"Papawai, 20th June, 1898.
"The Hon. Mr. Seddon, Premier, and Minister for Native Affairs.
"Greeting. —By direction of the meeting of Maori chiefs assembled here, we, who have been selected to be a committee to furnish you with the decisions arrived at, at the meeting here, submit the same to you as follows: —
- "1. This meeting of Maori chiefs entirely indorse the principles of the Maori Land Bill introduced by you to that meeting and have made certain amendments and interlineations in the copy of the said Bill hereto attached.
- "2. And we pray that due consideration be given to these suggestions, in order that the wishes of your Maori people may be given effect to when finally preparing the Bill for its introduction into the Parliament of New Zealand.
- "3. It is not that we desire in any way to arrest the means by which it is proposed to administer our remaining lands for our benefit by leasing them, but we wish them dealt with at our Native meetings to be appointed, and the disposition of the lands belonging to each hapu to be submitted to the Board, This is a very reasonable proposal, for thereby all suspicion and fear in the Maori mind will be removed.
- "4. We wish that committees be appointed under the Board, and Block Committees, to assist the Board and lighten its work.
- "5. We also wish that the Committees be empowered to administer matters regulating the well-being and the sanitary requirements of the places of adobe, rendering assistance to the children attending schools, and conserving the food-supply, or the expenditure of moneys, so that they be not squandering, in order that the property and comfort of your Maori people may be assured to them.
- "6. It is but right and proper that women having an interest in land should be eligible as members of the Block Committee, should they so desire it, for there are many competent women who are quite able to administer affairs amongst their people.
- "7. With regard to the mana of the Native Land Court, it is most proper that the Native committees should work together, even though they are the appointees of the Board at first; or supposing that they were elected by both parties to a case that is to be dealt with, there are many cases that could be settled by mutual arrangement before the Committee of the Board.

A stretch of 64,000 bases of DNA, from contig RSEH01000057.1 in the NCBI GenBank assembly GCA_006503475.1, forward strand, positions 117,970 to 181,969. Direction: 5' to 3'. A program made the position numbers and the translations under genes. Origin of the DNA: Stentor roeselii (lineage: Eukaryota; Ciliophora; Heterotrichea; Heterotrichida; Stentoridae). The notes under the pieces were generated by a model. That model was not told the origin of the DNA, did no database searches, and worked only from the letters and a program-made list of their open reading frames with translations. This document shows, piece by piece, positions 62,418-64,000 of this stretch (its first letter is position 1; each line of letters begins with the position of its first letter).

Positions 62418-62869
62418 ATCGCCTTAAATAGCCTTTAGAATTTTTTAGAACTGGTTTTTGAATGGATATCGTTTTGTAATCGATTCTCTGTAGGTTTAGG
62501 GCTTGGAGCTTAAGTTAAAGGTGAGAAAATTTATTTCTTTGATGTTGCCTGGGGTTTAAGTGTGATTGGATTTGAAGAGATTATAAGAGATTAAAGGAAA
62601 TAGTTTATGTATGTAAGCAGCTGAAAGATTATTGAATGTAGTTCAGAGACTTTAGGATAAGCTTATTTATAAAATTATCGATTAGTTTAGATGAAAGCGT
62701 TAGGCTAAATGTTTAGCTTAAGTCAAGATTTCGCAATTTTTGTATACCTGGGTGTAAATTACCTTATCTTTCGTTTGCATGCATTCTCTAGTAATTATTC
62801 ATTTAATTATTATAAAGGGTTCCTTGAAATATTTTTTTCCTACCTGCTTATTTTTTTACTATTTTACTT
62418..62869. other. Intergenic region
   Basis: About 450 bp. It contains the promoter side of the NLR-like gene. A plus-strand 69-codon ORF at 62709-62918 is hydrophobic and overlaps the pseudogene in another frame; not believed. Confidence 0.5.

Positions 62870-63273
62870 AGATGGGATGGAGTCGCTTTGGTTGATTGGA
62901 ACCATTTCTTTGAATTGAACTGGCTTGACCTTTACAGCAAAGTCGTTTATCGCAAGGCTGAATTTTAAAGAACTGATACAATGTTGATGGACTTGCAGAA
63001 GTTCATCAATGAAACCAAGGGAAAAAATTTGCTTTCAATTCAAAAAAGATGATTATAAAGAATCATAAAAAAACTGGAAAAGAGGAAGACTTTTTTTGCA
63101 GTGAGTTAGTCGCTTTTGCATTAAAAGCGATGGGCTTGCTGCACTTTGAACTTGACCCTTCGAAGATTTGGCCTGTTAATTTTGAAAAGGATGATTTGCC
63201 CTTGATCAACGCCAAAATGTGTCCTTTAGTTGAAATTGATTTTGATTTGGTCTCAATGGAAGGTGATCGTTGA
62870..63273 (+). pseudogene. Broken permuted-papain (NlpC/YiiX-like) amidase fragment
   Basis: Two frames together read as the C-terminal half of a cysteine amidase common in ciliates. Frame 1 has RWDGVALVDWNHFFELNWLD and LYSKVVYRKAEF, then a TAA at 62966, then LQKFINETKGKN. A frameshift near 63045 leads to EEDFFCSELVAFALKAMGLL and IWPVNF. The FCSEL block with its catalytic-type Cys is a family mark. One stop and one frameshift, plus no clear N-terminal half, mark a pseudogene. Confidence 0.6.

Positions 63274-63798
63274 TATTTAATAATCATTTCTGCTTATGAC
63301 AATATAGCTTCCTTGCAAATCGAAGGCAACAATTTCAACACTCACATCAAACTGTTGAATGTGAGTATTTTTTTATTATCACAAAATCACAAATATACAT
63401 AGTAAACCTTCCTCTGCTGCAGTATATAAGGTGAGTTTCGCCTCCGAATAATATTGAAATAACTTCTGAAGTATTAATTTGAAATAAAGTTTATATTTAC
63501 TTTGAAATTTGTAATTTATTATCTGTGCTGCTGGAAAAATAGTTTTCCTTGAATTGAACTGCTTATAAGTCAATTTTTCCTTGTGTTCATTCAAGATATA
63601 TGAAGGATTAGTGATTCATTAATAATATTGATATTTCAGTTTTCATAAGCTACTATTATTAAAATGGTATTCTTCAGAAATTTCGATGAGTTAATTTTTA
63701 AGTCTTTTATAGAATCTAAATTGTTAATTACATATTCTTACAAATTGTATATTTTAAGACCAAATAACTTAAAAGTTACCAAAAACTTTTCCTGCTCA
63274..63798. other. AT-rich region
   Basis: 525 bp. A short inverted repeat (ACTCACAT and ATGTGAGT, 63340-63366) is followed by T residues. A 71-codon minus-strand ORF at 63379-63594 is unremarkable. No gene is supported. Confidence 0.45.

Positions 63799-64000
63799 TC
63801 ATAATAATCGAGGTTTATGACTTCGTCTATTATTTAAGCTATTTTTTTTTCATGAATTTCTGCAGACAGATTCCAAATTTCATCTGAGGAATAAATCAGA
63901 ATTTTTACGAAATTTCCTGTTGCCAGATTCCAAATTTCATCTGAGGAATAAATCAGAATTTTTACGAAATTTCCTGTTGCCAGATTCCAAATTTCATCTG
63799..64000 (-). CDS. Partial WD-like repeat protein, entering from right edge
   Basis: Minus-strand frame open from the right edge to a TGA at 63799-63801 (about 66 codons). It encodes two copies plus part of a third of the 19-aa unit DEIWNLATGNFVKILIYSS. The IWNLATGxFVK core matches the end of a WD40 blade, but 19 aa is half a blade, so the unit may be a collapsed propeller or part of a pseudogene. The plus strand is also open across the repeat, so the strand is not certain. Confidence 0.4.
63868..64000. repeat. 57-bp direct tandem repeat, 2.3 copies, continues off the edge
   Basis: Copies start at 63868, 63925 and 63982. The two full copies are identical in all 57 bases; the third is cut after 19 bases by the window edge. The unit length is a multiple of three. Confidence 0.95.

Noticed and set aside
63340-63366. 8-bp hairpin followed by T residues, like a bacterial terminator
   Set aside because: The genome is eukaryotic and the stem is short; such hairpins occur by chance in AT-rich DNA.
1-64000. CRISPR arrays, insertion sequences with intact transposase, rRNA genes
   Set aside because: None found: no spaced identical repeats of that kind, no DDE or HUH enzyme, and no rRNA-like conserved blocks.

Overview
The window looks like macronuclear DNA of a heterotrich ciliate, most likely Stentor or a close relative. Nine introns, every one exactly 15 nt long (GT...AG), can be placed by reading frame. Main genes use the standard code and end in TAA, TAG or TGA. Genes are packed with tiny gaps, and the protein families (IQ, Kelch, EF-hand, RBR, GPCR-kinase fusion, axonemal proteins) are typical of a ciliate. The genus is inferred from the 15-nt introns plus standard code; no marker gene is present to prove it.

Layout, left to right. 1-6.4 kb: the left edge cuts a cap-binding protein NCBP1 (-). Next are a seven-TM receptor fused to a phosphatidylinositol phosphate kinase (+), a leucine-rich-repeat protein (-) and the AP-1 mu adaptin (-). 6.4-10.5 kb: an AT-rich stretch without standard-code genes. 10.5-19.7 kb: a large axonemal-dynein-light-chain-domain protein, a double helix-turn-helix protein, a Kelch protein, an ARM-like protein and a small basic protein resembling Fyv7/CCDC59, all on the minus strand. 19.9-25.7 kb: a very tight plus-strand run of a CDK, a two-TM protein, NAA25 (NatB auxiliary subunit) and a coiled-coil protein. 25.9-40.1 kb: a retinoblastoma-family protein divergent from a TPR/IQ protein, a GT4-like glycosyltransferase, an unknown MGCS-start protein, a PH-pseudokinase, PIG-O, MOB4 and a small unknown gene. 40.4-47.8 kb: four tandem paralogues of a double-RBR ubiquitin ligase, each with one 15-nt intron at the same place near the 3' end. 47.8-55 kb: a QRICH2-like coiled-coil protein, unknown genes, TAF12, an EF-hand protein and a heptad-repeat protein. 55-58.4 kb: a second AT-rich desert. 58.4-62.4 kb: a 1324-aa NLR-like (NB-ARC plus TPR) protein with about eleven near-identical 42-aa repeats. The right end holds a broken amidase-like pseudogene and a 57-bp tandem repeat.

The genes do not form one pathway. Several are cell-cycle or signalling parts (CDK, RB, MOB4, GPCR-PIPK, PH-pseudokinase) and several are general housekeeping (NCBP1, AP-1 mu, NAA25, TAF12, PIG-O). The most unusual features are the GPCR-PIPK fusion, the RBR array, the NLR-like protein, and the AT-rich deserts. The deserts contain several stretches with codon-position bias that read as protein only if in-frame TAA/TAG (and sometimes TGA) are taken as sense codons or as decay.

- "8. The Board should deal with all rehearings; or the Board might have the power to appoint a committee to rehear.
- "9. All orders to be conferred by Commissioner on the Board, who shall sign his name thereto, and indorse the signature of the chairman of the committee which made the order of the first or second hearing; but the persons delegated by us to take the attached Bill to you will afford you any explanation you may desire.
- "10. The large assembly of chiefs greatly appreciated the views expressed by you in your speech here, and which has been printed and circulated amongst all the people; also for your kindness in forwarding the Bill to the meeting of your Maori people for their consideration, and express a hope that this enlightened policy will be continued in respect of any Bill in the future that will affect the Maori people. Also for the liberality of your Government in helping us by reducing the railway fares, thereby enabling the Maori chiefs to travel to the meetings at less cost. Also in arranging for the services of a medical man being available for persons attending the meeting. Many persons were taken ill who recovered, and who returned home in good health; and up to the present no deaths have occurred. Also for supplying military tents to aid the meeting, thereby housing the people comfortably. And also to your Government for conveying to us the thanks which your Queen was graciously pleased to accord to us on the receipt o the congratulatory address of the Maori people. Also for your kindly expressed hope that the Maori people will he prosperous, and retain their lands yet remaining to them, and that they be not dispossessed of them by sale. These are the greetings and the thanksgivings of all the chiefs of the Maori people, and the farewell greetings on this, the closing day of this the large meeting of the two Islands of New Zealand.
- "11. It is also right and proper we should here give expression to our greetings, and thanks to Tamahau Mahupuku and the chiefs and chieftainesses, the local hapus, the entertainers of the marae for their kind attention to their guests, and their good management in serving the food to the meeting right up to its close. Everything was conducted in the most satisfactory manner, and the managers, the cooks the stewards, the Maori policemen, and all that was conducive to the comfort of the guests, were all good, very good. That chief Tamahau was indefatigable in his efforts to provide for the comfort of the guests and of the meetings.
- "12. The Maori chiefs pray that their meeting may be established as an annual affair, and ask whether a law could be passed constituting the Maori Federation Assembly.